The Bubonic plague which started in 1894 China was first identified in Cape Town in 1901 when a dock worker, E.A. McCallum was admitted to the Rondebosch and Mowbray Cottage Hospital as suffering from the plague. The source was among the rats in the stored horse fodder which had arrived from South America, to be used by the British Cavalry fighting in the Boer War. Within a few weeks 38 cases had been identified.
Initially those in contact with the plague were housed in tents on the beach and in Ebenezer Road. However, the government was not a happy with the progress made by the local municipalities and took over co-ordinating the response to the plague. The Public Works Department erected a wood and iron hospital, The Uitvlugt Plague Hospital, on the farm Uitvlugt, with tents and marquees used as contact camps for those in isolation. The tents were protected by a wire fence, to prevent the occupants from having contact with others. The tents were situated adjacent to the Imperial Yeomanry Camp Hospital which was on Mackenzie’s Farm.
As there was a shortage of suitable medical staff, the Colony recruited 20 nurses and six “medical men” from England. One of the nurses that volunteered was Emily Blake who arrived on the Tantallon Castle in Table Bay on 7th May 19 in thick fog. The ship ran aground in the mid-afternoon on the northwest of Robben Island. Although the thick fog hampered efforts, 120 passengers including Emily were taken off by lifeboat. This resulted in fog horns being placed on Robben Island, Mouille Point and Dassen Island.
Another volunteer, Ella Maria Keyser was assigned to the Uitvlugt Plague Hospital on 9 February to look after E. McCullum, the first diagnosed case. A month later she was made matron. Her sister Nurse Minnie Keyser joined her and both were inoculated. Minnie showed signs of the plague on 18 March and died five days later. Ella had a violent reaction to the inoculation resulting in her death on April 16. In all, eight nurses and one doctor, Dr. Dunlop, died from the plague while serving at the Uitvlugt Plague Hospital. Dr. Dunlop died in November after conducting a post-mortem without gloves. All nine are buried in one area in the Maitland Cemetery.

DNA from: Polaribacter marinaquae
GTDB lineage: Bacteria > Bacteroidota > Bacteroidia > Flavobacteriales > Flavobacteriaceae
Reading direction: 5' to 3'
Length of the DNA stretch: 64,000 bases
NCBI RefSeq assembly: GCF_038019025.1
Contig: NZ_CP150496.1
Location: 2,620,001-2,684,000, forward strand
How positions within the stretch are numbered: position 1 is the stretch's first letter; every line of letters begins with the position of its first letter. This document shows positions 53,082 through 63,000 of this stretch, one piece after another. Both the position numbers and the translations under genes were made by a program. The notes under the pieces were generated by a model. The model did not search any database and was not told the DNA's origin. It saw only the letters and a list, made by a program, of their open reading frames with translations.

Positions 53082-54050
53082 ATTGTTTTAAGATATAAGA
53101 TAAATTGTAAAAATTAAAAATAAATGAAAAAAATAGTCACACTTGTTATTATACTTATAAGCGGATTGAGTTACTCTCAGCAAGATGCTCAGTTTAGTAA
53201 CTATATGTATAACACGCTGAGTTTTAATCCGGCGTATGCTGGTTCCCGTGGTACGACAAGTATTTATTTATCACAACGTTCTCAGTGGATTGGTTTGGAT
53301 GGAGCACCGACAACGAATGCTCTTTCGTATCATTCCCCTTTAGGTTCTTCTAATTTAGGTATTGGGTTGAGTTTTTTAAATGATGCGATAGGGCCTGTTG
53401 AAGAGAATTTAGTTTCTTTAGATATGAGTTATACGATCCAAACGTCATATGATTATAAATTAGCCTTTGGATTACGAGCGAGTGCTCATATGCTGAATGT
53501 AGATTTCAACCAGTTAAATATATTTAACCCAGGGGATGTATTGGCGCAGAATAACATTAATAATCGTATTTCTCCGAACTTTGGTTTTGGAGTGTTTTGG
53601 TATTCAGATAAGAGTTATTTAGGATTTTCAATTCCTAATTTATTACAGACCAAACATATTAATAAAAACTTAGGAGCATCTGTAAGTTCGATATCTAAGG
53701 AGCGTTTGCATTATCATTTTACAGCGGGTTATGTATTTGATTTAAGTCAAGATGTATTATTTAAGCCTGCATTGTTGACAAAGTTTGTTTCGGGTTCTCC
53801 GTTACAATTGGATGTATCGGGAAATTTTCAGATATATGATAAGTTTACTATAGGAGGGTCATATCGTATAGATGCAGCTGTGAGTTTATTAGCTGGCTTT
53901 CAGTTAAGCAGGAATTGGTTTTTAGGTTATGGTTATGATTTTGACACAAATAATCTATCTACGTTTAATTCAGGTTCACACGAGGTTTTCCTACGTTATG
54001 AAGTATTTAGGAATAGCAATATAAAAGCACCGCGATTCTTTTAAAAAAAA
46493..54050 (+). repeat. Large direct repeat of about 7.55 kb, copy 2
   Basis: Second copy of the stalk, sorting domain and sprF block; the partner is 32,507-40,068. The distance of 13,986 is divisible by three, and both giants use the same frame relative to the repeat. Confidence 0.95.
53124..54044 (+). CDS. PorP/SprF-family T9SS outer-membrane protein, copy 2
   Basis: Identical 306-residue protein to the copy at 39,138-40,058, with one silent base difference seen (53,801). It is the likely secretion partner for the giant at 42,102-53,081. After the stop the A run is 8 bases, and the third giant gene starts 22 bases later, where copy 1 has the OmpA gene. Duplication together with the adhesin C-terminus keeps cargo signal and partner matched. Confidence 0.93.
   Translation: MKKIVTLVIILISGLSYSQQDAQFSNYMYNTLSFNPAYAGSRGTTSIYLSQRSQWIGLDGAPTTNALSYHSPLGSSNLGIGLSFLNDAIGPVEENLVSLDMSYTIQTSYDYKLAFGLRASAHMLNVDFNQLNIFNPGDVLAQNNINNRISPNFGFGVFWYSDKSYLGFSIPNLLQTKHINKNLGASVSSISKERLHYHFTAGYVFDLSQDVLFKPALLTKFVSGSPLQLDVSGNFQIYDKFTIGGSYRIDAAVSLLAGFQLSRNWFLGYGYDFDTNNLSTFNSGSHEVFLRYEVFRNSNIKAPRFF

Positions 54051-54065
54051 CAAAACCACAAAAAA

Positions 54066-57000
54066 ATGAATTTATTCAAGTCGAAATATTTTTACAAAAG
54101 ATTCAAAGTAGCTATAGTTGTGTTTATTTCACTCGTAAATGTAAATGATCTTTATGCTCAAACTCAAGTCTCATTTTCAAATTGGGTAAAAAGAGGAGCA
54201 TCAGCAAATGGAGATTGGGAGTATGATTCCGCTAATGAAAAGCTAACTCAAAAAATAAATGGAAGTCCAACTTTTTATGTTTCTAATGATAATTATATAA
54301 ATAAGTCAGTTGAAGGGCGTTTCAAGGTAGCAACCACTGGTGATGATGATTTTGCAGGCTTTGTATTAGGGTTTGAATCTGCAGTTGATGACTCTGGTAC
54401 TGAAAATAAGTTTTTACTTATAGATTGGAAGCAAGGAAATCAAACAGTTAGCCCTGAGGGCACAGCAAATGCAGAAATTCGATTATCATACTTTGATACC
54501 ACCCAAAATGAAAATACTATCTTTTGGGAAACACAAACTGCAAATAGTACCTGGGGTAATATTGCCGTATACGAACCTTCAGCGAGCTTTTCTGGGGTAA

When Rudyard Kipling stayed in Cape Town, he visited the Uitvlugt Plague Hospital and was moved by the deaths of the sisters to write a poem: Dirge of Dead Sisters” in his book “The Five Nations”. Part of it reads:
Yet their graves are scattered, and their names are clean forgotten
Earth shall not remember but the waiting angels know
Them that died at Uitvlugt when the plague was on the City
Her that fell at Simon’s Town in service on our foes.
The last civilian case was diagnosed on 21st October 1901. The Uitvlugt Plague Hospital eventually closed at the end of 1901. Elderly Cape Town residents were moved into the empty huts. In 1916, Valkenberg Hospital acquired some of the huts. The remaining huts continued as a medical centre for Ndabeni. In March 1938 the few remaining elderly residents were transferred to the new Conradie hospital.
The abandoned huts remained as ruins on the outskirts of Pinelands except for the superintendent’s wood and iron home at the top of Woodside Drive which became the office for the Pinelands Bus Company and was renamed Halfway house.